Depression-era drainage ditches emerge as sleeping threat to Cape Cod salt marshes
Cape Cod, Massachusetts has a problem. The iconic salt marshes of the famous summer retreat are melting away at the edges, dying back from the most popular recreational areas. The erosion is a consequence of an unexpected synergy between recreational over-fishing and Great Depression-era ditches constructed by Works Progress Administration (WPA) in an effort to control mosquitoes. The cascade of ecological cause and effect is described by Tyler Coverdale and colleagues at Brown University in a paper published online this month in ESA's journal Frontiers in Ecology and the Environment.
"People who live near the marshes complain about the die-off because it's not nice to look at," said Coverdale. "Without cordgrass protection you also get really significant erosion, retreating at sometimes over a meter a year." The die-back is ugly, but it is also a substantial loss of a valuable ecological resource.
When fishermen hook too many predatory fishes out of the marsh's ecosystem, the fishes' prey go on fruitfully multiplying, unchecked. The reverberations down the food chain can result in uncomfortable environmental changes for human residents. The problem for Cape Cod is the native purple marsh crab (Sesarma reticulatum), which burrows in the mud along the inner shorelines of the marshes, and dines almost exclusively on the tall and fast-growing low marsh cordgrass (Spartina alterniflora) that lines the marsh edges.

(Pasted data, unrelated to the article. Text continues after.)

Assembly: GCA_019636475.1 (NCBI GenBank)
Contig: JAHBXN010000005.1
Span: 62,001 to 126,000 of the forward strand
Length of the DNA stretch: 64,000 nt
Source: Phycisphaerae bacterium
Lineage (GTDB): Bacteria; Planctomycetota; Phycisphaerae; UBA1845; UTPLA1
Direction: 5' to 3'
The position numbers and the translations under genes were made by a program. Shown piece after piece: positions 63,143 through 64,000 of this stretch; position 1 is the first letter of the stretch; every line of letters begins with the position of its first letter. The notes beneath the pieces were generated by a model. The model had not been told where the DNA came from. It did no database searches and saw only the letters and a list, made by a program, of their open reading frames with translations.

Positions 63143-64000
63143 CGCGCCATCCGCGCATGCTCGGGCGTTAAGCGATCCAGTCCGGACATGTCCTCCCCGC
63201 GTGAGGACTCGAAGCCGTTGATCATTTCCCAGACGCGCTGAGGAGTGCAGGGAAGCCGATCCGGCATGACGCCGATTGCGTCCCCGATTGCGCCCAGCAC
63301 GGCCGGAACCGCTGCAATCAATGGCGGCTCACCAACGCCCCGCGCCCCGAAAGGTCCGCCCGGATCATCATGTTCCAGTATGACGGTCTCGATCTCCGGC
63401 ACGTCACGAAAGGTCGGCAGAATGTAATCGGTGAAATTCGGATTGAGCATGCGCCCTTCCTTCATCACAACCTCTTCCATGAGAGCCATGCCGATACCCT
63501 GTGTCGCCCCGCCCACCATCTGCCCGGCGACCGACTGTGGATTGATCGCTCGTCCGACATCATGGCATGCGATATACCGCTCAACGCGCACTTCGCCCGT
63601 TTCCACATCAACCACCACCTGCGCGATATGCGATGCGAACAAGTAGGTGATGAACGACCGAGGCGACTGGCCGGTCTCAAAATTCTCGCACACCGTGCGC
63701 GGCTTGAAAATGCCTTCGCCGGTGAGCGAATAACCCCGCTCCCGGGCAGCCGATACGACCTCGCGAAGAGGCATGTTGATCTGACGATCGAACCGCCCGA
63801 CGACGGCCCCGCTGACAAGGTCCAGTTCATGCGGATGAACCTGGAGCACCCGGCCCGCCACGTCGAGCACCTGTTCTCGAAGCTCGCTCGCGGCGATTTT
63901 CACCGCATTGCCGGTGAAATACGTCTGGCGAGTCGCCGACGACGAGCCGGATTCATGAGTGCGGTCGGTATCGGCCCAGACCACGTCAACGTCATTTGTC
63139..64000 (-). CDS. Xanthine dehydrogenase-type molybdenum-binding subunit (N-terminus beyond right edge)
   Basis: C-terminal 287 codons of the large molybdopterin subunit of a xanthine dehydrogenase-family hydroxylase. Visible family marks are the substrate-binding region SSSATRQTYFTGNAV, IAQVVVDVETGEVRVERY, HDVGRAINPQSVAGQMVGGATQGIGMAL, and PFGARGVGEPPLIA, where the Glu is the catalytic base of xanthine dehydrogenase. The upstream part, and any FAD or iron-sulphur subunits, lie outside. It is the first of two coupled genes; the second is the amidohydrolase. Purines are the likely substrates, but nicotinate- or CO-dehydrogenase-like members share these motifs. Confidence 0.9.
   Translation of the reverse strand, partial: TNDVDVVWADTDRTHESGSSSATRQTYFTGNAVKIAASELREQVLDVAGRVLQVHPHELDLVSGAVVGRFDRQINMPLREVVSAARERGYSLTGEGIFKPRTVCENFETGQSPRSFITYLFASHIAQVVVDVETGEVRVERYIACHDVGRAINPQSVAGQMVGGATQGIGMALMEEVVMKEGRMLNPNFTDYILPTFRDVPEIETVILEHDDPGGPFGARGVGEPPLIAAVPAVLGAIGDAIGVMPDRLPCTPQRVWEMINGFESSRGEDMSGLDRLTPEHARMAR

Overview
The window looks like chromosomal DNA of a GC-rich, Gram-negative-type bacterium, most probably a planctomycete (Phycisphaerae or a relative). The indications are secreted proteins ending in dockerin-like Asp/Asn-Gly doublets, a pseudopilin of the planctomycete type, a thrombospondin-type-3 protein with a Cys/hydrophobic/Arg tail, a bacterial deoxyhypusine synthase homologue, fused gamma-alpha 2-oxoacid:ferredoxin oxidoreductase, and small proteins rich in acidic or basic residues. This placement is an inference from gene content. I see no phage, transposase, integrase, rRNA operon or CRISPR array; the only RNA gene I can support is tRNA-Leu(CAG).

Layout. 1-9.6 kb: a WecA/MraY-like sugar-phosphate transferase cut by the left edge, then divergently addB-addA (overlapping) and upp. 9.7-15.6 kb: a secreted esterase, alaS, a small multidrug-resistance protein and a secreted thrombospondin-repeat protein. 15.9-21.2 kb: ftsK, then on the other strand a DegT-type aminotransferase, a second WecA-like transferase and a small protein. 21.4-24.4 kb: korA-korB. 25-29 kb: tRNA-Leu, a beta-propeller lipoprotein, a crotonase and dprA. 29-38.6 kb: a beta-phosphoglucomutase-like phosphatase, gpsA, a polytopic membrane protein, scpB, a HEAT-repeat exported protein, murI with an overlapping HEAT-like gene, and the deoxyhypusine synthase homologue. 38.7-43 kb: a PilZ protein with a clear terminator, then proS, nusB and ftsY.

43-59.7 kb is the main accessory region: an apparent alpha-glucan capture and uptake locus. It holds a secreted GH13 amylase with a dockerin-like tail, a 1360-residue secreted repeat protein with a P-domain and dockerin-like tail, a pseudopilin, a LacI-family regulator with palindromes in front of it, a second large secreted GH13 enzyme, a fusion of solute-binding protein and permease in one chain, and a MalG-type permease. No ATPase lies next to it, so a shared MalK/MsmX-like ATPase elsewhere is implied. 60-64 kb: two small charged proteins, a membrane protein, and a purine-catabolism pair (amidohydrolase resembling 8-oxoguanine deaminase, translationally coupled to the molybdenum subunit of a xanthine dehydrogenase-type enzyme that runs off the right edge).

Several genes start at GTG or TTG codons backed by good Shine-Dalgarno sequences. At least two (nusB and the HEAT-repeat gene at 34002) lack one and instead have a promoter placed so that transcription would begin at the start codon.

The tall and sturdy cordgrass is an essential buffer against the friction of tides and storms. Without it, soft banks erode out from under the other plants and the water line retreats farther and farther back into the marsh. The unchecked multitudes of purple marsh crabs have taken a visible toll on the developed areas of the Cape. By 2008, 50 percent of the creek banks in the marsh had worn back. Old drainage ditches have expanded from nearly invisible threads to open channels – some nearly 30-40 meters wide – with muddy, exposed edges.
The purple marsh crabs need tidal creek edge habitat to thrive, and do not venture into the inner heart of the marsh, where a shorter cordgrass species (the closely related, but squattier Spartina patens) and other high marsh plants dominate. The old WPA mosquito ditches also fulfill the crabs' habitat requirements. Once benign, the ditches nucleated dramatic reconstruction of the landscape with the loss of blue crab, striped bass, and smooth dogfish, and the subsequent boom of purple marsh crabs.
One of the remarkable features of the cordgrass die-off is its tight locality. Some areas of undeveloped marsh as close as a kilometer to the denuded banks around private residences and public docks appear healthy and unaffected. Mosquito ditches that can only be reached by a hard slog through undeveloped marshland do not display the striking die-off and bank erosion. The pattern cued the researchers to the possibility that recreational fishing was the trigger, Coverdale says. Few people wade into the swamp to fish.